Variegated tinamou

Variegated tinamou

Conservation status

Least Concern (IUCN 3.1)[1]

Scientific classification

Kingdom:
Animalia

Phylum:
Chordata

Class:
Aves

Order:
Tinamiformes

Family:
Tinamidae

Subfamily:
Tinaminae

Genus:
Crypturellus

Species:
C. variegatus

Binomial name

Crypturellus variegatus
(Gmelin, 1789)[2]

The variegated tinamou (Crypturellus variegatus) a type of tinamou commonly found in moist forest lowlands in subtropical and tropical regions of northern South America.[3]

Contents

1 Etymology
2 Taxonomy
3 Description
4 Behavior
5 Range and habitat
6 Conservation
7 Footnotes
8 References
9 External links

Etymology[edit]
Crypturellus is formed from three Latin or Greek words: kruptos meaning “covered” or “hidden”, oura meaning “tail”, and ellus meaning “diminutive”. Therefore, Crypturellus means “small hidden tail”.[4]
Taxonomy[edit]
The variegated tinamou is a monotypic species.[3] All tinamou are from the family Tinamidae, and in the larger scheme are also ratites. Unlike other ratites, tinamous can fly, although in general, they are not strong fliers. All ratites evolved from prehistoric flying birds, and tinamous are the closest living relative of these birds.[5]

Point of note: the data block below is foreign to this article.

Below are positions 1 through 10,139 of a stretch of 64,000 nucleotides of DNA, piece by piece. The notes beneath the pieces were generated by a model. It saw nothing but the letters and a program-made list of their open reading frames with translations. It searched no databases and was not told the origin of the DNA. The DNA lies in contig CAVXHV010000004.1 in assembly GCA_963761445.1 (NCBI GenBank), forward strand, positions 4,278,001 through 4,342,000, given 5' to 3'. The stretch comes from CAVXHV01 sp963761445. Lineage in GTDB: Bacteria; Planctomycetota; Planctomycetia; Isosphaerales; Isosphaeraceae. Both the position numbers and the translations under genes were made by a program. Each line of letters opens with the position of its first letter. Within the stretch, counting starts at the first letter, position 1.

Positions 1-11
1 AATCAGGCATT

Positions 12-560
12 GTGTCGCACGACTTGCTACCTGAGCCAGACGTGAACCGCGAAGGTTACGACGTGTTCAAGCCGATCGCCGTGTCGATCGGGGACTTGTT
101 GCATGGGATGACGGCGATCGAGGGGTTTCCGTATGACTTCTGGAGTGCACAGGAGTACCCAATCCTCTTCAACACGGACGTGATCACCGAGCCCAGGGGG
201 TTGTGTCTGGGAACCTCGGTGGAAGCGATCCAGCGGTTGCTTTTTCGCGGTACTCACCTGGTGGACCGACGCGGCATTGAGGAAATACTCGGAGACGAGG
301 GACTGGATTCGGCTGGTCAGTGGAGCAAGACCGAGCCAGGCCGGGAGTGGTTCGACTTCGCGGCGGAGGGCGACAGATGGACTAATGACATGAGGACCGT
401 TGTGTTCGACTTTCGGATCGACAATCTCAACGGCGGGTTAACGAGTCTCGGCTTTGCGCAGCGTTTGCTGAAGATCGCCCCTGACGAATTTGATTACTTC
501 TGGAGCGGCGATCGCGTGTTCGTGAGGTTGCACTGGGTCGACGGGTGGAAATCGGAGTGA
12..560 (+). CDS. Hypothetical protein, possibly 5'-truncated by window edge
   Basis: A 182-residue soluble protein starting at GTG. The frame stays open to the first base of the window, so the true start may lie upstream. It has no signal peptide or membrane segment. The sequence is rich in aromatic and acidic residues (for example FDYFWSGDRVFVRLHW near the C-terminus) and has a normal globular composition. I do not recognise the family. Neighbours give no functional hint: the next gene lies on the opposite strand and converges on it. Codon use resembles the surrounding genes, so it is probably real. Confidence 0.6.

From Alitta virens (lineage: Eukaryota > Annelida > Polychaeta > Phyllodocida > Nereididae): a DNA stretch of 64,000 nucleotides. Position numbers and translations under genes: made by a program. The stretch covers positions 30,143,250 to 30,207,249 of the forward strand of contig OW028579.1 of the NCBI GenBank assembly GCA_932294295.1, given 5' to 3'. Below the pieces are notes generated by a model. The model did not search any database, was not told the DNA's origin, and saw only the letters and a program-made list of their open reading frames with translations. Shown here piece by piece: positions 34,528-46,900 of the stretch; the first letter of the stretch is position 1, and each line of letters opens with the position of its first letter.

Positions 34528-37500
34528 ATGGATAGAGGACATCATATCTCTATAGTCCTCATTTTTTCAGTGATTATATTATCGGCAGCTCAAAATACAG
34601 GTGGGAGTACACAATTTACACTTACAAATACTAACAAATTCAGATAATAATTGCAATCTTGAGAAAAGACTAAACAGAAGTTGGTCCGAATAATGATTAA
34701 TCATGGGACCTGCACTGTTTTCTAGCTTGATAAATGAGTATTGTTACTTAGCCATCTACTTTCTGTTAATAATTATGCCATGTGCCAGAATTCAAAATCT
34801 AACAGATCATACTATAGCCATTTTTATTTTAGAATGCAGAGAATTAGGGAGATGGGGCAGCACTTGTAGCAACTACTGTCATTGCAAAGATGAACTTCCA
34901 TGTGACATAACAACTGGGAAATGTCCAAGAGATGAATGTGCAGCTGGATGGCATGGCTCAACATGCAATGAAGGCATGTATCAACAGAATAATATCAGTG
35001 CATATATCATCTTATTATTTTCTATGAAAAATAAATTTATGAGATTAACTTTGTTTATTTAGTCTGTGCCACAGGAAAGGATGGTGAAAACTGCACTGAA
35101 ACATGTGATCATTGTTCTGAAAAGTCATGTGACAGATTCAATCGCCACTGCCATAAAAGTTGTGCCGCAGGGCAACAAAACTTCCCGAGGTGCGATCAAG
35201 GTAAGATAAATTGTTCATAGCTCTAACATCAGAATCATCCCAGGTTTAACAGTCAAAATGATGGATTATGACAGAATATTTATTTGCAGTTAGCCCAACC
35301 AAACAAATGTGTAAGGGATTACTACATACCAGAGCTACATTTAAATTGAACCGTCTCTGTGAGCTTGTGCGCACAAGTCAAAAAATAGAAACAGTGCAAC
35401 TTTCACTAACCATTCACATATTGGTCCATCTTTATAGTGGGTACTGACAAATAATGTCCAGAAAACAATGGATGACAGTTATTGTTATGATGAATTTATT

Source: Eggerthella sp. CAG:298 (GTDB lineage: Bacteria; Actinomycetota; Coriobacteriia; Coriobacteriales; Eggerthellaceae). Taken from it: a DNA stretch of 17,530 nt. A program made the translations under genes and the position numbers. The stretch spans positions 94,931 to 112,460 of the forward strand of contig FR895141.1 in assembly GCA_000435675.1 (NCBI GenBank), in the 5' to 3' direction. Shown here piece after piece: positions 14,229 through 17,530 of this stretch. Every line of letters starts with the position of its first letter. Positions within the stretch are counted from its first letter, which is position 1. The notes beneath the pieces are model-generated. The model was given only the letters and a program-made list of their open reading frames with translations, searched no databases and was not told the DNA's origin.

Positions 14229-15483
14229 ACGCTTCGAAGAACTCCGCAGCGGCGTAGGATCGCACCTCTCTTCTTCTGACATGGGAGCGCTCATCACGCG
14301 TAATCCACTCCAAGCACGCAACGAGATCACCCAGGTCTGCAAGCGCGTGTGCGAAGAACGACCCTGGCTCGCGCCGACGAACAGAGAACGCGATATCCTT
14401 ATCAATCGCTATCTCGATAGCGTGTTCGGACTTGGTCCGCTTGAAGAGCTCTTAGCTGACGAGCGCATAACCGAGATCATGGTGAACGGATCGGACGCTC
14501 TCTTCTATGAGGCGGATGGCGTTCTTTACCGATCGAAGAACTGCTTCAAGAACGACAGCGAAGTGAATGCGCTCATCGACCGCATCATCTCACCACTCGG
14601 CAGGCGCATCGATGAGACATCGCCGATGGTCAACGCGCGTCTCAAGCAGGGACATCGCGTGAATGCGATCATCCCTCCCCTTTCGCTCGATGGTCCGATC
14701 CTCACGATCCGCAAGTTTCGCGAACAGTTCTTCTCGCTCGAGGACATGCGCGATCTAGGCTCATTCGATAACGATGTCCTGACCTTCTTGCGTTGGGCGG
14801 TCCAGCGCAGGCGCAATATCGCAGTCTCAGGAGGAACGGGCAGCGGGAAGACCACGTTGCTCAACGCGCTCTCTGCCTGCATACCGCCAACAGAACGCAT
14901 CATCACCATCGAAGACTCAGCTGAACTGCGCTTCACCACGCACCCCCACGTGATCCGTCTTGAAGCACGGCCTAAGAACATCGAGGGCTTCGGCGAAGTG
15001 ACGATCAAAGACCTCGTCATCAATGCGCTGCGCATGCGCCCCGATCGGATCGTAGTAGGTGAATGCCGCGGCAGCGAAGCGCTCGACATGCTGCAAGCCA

Johann Friedrich Gmelin first identified the variegated tinamou from a specimen from Cayenne, French Guyana, in 1789.[5]
Description[edit]
The variegated tinamou is approximately 29.5 to 33 cm (11.6–13.0 in) in length.[5] Its upper back is rufous, and its lower back and wings are black with conspicuous yellowish bands. Its throat is white, and its neck and upper breast are bright rufous,[5] with buff lower breast and belly. Also, its flanks are tinged with cinnamon and dusky light barring. Its crown and sides of head are black with a yellow bill, and greenish to yellowish-brown legs.
Behavior[edit]
Like other tinamous, the variegated eats fruit off the ground or low-lying bushes. They also eat small amounts of invertebrates, flower buds, tender leaves, seeds, and roots. The male incubates the eggs which may come from as many as 4 different females, and then will raise them until they are ready to be on their own, usually 2–3 weeks. The nest is located on the ground in dense brush or between raised root buttresses.[5]
They have a call that consists of five tremulous evenly pitched notes, sometimes with the notes merging into a trill, although the first note is always distinct and it descends.[5]
Range and habitat[edit]
The var